Flight Recap of EOSS-20

note: This synopsis has been reconstructed using telemetry logs and my personal memory. Uh, oh. Any errors are mine and if discovered will be corrected.

Launch date: December 3, 1994
Launch time: 17:30 UTC
Launch site: United States Air Force Academy
              Colorado Springs, Colorado  USA
Launch coordinates:  39'00.56 N
                               104'52.90 W

Last Packet time: 19:38 UTC +- 5 minutes
Last Packet coordinates:  39'00.92 N
                                      103'23.65 W
Last Packet bearing from launch: 90.2 degrees
Last Packet distance from launch: 79.8 Statute Miles

Maximum Altitude: 95,000 feet est.

Payload Systems:

  • ATV - 426.250 MHz
  • Beacon - 147.555 MHz
  • Telemetry - 144.290 MHz
  • Pressure Sensor used to determine altitude (AFA provided experiment)
  • Temperature sensors (internal and external)
  • GPS position determining receiver


  Flight Highlights


This flight had a dual purpose for the Air Force Academy Cadets. First, to expose the Cadets to the real world of contractor/contractee relationships. Second, to fly an altitude sensor experiment onboard the payload.

EOSS was also using this flight as a test of their new Shuttle II payload system.

What's that expression, "Into every life a little rain must fall." Well, we got poured on for this one. But, experimentation does often produce results not expected.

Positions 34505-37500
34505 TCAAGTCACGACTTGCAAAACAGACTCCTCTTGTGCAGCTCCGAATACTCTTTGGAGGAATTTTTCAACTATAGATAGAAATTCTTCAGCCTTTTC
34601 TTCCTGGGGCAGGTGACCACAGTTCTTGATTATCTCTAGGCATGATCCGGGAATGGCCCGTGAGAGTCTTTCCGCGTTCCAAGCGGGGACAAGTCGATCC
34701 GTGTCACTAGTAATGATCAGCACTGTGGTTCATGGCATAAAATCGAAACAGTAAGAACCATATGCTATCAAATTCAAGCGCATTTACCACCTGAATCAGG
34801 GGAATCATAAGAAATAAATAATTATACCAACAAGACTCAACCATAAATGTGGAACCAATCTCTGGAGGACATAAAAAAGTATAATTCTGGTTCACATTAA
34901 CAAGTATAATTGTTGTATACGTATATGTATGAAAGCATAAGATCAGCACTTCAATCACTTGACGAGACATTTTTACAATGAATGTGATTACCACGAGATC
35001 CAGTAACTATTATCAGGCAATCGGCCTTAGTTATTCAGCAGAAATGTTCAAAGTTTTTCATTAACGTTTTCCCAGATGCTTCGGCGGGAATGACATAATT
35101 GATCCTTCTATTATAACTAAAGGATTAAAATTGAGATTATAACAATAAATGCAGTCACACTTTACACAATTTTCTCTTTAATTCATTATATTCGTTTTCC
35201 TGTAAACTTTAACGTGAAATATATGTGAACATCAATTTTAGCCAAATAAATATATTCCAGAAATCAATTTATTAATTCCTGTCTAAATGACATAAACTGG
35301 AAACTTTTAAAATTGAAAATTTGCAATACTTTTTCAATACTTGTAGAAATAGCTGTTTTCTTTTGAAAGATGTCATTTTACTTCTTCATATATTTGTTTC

Very briefly, our new controller had a few problems. Timing of port access caused some lost data. A possible desense onboard caused some commands to be lost. We lost GPS lock at 64,000 feet. It seems we received incorrect firmware for the GPS board. On descent we lost first, the beacon. Oh, it continued to transmit, however, it was in freefall making its way to earth separately from the payload. It ended up landing some 20 miles from the touchdown site for the rest of the package. A plastic strap that attached that beacon to the payload train had flown over 8 flights. It's believed that UV weakened this strap and caused it to snap under heavy loads produced during the initial and turbulent descent phase. During that same turbulent passage, we lost our ATV antenna and the accompanying picture vanished at net control.

We were lucky that we carried a secondary payload from NAVSYS. Their TIDET package, transmitting on 403 MHz was what lead our Fox hunter teams to the payload.

FAA Liaison for the flight as well as technical assistance was performed by Mike Manes, W5VSI. 

The balloon preparation team headed by Merle McCaslin, K0YUK, ran into a few interesting problems. High winds at launch time caused a wrist watch's sharp pointed edge to come into contact with the balloon. POP!

After this setback, the balloon prep team moved to an area of relative shelter for inflation.

Once the balloon was ready to go, a track team was required to keep the payload train from hitting the ground as the balloon ascended to the full length of its train.

The fox hunters were up to their usual standards. Recovery of the payload was effected in a timely fashion.